The Awadh Punch was an Urdu satirical weekly published from Lucknow, India from 1877 to 1937. It was founded and edited by Munshi Sajjad Husain and was modeled on Punch, the famous London-based weekly magazine from which it also derived its name (as did various other such Punches across India). The magazine was a staunch critic of British rule and frequently rooted for Hindu-Muslim unity and a joint fight against the imperial regime, even though it inhabited a milieu where such satire occasionally slipped into uncritical celebrations of conservative and oppressive indigenous traditions. Drawing from a vast repertoire of satire and humour in Urdu prose and verse centred around the nawabi court of Awadh, it built upon those traditions with richly comic illustrations that ranged across issues from the middle east and Turkey to Tibet, which were hot sites of colonial misadventures, aside from observing political shifts in the United Provinces. As Mushirul Hasan put it, ‘The laughter was long and loud, the jokes full-blooded and vulgar and the criticism personalized and offensive. Few could escape the influence of Avadh Punch.’ In 1881, a fellow of the Royal Asiatic Society, Archibald Constable, first introduced The Avadh (Oudh) Punch to English-speaking readers by publishing a set of illustrations from the magazine with his own introductions to each plate. His express aim was to counter the notion that Indians have no sense of humour. Hasan writes, ‘Refuting this view, he pointed out that ‘a great number of the old, witty or grotesque, stories and songs, that have long been current in the West, owe their origin to the East’.’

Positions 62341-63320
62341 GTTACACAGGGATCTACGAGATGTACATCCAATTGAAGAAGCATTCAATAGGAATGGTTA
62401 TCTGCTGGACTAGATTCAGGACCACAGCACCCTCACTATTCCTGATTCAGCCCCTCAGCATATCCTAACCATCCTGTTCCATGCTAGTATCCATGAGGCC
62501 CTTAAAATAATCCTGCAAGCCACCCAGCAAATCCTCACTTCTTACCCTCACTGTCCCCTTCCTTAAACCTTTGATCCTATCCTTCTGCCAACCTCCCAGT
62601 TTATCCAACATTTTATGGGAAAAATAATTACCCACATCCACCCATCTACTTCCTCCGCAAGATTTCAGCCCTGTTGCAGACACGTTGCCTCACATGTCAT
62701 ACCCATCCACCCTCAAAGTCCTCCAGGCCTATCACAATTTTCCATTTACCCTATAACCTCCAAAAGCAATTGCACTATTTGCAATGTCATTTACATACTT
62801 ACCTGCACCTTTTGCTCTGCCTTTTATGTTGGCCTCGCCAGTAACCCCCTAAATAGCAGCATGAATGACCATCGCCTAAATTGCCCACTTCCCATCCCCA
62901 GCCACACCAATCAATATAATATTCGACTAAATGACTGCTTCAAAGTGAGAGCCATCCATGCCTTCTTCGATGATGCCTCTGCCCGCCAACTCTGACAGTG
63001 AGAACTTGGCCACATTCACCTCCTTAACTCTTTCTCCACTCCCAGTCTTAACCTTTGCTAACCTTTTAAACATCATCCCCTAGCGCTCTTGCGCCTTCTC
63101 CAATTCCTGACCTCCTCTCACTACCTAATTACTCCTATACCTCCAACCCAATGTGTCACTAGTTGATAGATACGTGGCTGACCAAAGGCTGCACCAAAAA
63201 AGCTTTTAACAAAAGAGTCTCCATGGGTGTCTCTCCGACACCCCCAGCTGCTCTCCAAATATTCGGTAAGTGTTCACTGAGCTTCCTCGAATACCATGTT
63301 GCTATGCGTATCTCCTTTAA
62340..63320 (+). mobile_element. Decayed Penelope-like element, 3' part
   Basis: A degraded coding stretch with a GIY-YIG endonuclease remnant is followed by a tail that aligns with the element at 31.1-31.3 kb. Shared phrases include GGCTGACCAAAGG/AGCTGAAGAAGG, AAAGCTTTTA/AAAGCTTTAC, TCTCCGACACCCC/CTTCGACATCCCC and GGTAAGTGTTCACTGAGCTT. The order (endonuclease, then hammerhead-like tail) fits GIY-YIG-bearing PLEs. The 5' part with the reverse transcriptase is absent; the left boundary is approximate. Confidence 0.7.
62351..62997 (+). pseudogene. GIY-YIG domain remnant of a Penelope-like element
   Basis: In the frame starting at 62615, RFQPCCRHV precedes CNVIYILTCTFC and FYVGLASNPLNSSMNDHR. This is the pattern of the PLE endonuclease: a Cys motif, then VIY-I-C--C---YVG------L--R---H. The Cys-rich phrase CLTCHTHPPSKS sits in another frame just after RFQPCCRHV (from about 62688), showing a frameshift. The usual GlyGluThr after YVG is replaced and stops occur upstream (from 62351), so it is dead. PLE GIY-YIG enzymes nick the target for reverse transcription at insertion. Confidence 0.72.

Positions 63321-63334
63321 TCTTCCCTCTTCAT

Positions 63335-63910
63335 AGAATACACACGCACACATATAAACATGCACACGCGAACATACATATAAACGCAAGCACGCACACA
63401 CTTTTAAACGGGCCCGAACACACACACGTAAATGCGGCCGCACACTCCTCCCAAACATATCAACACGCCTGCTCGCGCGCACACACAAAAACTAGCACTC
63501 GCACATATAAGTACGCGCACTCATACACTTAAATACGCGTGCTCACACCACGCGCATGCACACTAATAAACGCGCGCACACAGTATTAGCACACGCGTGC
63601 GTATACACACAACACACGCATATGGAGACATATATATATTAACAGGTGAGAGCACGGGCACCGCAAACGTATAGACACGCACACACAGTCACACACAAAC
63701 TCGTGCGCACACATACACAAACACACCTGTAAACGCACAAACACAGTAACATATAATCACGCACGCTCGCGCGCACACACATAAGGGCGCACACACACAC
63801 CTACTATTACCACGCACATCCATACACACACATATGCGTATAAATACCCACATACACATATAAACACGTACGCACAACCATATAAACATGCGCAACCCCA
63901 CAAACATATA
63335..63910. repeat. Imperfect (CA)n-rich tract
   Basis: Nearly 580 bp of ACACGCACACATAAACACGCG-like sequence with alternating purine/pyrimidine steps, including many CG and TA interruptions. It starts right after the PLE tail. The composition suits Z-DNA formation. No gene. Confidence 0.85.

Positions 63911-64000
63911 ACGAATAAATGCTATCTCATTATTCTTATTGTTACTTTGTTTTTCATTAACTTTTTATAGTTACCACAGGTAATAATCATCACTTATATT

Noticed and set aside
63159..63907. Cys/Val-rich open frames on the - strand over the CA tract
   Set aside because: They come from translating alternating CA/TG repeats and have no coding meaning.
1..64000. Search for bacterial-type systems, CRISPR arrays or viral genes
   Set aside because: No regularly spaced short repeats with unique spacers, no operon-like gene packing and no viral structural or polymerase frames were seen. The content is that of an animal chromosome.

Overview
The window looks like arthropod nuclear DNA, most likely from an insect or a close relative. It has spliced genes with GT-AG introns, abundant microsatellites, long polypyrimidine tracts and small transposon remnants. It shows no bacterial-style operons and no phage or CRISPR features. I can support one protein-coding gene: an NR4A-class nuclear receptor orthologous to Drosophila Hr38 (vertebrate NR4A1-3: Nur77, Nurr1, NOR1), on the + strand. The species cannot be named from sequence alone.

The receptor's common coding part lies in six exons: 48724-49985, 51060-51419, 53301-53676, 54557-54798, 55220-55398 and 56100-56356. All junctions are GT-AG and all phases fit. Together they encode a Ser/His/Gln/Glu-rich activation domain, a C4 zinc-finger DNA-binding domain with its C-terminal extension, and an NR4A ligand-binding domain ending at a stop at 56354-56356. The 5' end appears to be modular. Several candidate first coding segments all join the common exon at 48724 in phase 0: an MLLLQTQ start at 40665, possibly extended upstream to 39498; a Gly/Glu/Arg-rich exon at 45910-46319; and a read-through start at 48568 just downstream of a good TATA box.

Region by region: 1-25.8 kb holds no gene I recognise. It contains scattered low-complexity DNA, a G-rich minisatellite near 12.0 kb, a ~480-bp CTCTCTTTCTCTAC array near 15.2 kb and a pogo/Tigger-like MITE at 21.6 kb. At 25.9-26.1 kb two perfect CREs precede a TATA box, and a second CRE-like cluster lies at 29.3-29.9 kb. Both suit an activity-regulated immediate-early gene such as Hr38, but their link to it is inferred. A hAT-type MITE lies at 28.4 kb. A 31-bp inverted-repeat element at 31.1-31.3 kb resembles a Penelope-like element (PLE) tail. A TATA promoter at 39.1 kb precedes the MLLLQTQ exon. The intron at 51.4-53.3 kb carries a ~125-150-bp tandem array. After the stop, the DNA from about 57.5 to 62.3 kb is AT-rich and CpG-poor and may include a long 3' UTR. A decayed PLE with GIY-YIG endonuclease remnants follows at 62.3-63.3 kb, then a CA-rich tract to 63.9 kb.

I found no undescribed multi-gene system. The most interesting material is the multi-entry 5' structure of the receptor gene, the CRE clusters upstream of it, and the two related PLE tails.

One of the plates from Archibald Constable's collection of 'Oudh Punch' from 1881, featuring a cover designed by Wazir Ali. Image courtesy: archive.org